Former doctor plans jazz spot, apartments on Welton

A pair of homes on Welton Street could be demolished to make way for a new apartment and commercial building. Photos by Burl Rolett.

A pair of homes on Welton Street could be demolished to make way for a new apartment and commercial building. Photos by Burl Rolett.

Retiring to Florida isn’t in the cards for a former pediatrician-turned-developer.

Maude Lofton is planning a jazz club, retail and apartment development in a new five-story building near 28th and Welton streets. A few years ago Lofton was looking for a place to live downtown, and her son began working on an idea for a barbershop and salon.

“I had been hearing a lot about development in Five Points, and I was fortunate enough to acquire a property I thought would be a good place to complement my son’s vision, as well as mine,” Lofton said. “It’s taking it back to the day when there were family businesses invested in the Five Points area, but with a more modern twist.”

The project site spans two lots at 2810 and 2812 Welton St., covering about one-eighth of an acre. Lofton bought the land in two deals between October 2014 and January 2015, city records show, for a combined $490,000.

Lofton’s plans call for a first-floor retail complex with her son’s salon, a dessert shop run by her daughter and a commercial kitchen. The Lofton family would operate a jazz club on the second floor and lease apartments on the third and fourth levels, she said.

Drawings show six one-bedroom units and a single two-bedroom apartment. Plans are to keep four of those apartments at reduced, affordable-housing rates, Lofton said, and lease the remaining three units at market rates. The fifth floor will be a condominium that Lofton plans to buy for herself.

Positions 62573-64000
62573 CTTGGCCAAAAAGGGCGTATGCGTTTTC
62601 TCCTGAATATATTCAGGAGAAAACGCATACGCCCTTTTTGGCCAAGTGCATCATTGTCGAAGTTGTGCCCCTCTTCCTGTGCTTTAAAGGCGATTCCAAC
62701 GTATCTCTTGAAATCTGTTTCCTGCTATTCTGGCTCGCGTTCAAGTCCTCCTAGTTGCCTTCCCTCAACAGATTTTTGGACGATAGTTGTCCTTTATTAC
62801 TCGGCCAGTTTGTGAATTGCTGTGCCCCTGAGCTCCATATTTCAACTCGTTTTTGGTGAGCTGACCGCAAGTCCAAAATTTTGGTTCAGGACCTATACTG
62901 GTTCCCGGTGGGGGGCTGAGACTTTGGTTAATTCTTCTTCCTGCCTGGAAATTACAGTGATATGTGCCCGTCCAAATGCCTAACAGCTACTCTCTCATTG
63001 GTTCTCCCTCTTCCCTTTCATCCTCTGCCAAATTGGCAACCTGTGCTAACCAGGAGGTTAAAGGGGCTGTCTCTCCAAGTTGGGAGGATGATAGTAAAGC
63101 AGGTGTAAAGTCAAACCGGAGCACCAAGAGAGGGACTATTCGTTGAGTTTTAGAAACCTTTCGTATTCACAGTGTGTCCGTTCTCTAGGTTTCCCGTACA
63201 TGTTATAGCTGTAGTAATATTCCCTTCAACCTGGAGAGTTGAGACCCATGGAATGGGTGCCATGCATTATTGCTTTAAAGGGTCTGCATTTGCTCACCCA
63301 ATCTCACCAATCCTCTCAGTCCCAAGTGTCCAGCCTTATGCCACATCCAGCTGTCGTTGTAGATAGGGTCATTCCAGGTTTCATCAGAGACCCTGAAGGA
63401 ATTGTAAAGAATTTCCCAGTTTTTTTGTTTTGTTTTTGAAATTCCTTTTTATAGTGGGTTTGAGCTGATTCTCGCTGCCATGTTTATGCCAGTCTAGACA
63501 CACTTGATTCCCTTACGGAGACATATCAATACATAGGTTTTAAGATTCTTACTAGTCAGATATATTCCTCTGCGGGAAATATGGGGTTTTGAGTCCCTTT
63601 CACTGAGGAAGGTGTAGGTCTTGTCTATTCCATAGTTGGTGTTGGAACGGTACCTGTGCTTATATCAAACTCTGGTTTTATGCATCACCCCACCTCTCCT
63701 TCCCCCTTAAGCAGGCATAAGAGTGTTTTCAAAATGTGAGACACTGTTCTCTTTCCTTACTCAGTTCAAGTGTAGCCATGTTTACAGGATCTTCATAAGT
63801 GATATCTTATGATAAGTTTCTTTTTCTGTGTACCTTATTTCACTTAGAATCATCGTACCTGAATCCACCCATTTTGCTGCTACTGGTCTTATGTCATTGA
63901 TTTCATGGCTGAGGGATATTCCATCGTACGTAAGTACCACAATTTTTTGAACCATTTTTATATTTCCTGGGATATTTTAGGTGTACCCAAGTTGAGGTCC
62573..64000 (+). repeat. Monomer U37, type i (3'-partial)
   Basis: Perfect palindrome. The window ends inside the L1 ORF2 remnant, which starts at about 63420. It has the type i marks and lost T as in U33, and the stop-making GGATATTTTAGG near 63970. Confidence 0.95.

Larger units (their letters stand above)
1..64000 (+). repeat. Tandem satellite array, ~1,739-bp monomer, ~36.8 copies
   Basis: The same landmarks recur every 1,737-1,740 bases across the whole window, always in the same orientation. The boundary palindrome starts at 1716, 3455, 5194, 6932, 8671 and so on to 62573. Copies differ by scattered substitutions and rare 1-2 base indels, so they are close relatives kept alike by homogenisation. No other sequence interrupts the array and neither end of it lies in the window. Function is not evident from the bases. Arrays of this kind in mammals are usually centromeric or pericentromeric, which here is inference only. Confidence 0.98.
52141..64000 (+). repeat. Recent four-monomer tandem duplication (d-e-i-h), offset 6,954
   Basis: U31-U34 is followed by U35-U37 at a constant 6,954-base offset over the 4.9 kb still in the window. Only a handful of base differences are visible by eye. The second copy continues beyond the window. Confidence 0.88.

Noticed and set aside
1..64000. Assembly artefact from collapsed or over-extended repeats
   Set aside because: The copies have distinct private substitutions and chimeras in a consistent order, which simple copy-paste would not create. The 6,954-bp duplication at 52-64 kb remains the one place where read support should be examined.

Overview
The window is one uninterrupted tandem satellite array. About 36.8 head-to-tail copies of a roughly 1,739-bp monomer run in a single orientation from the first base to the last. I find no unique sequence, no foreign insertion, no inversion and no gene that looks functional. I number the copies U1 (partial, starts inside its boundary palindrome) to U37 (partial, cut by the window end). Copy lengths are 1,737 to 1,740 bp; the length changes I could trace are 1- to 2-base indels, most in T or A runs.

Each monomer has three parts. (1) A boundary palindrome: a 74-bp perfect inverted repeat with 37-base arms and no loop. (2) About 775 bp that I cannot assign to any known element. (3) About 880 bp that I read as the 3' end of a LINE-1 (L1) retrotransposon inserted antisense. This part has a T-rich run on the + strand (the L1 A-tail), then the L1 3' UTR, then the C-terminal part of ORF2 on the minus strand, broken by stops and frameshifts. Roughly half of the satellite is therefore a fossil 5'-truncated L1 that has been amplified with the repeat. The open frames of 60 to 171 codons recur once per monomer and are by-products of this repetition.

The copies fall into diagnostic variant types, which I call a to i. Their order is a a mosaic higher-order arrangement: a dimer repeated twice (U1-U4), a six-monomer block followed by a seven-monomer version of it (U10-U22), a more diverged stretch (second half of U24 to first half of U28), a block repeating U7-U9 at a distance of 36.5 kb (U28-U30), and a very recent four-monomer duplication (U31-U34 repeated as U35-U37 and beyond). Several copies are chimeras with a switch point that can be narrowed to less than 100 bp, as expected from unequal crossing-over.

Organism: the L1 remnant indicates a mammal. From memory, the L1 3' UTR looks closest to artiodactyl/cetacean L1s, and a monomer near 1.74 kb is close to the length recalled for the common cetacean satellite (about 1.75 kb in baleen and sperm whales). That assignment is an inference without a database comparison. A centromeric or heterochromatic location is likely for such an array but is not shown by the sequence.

Lofton, 69, is a Jacksonville, Florida, native. She graduated from Spelman College in 1966 and worked as a medical technologist before earning her M.D. from the University of Florida in 1979.

Lofton plans to live on the top floor of the building.

Lofton plans to live on the top floor of the building.

Since then, Lofton has worked in medicine at the University of Florida, Howard University, the University of Alabama at Birmingham, and the University of Kentucky. She retired to Colorado in 2002.

Lofton said she settled on the Five Points location in part for its musical history, calling Welton Street the former “jazz mecca of Denver.” Lofton added that she saw a similar redevelopment at work in Jacksonville’s Ritz Theatre District.

“Five Points redevelopment reminds me very much of what happened in my hometown,” she said. “If I had stayed there, I probably would have tried to participate in that.”

Welton Street has seen a run of redevelopment. There are large-scale residential projects underway at 2300 and 2422 Welton St. Trammell Crow Residential is working on a third massive apartment project on Welton’s 2200 block.

Five Points Plaza has filled up with tenants, including jazz-themed Spangalang Brewery, Fat Jack’s Supersubs and Flex Yoga and Barre. The former Melbourne Hostel is being renovated into new apartments, and another building at 2801 Welton St. – right across from Lofton’s land – is being redeveloped into office and commercial space.

Lofton’s project design, by architect Rudolph Brown, has passed through Denver’s Landmark Preservation Commission. Brown said he has submitted conceptual plans to the Planning Department, but they are currently under review and have not been approved.

Lofton said she is not sure when the project will break ground. She has yet to secure financing for the project. Brown said the project has not yet gone out to bid for contractors.

Right now the two-lot site houses a pair of vacant homes that will have to be demolished. Lofton bought the first of the two properties from Joe Jordan, who previously crafted and peddled barbecue grills and smokers from the Welton Street property.

As she tries to fire up a new project on-site, Lofton plans on giving a nod to its former owner.

“Just about anybody who was anybody had bought a smoker from Mr. Jordan,” Lofton said. “We want to name the grooming salon in honor of Mr. Jordan, so it will be Smokey’s. And the jazz club will be Smokey’s After Hours.”

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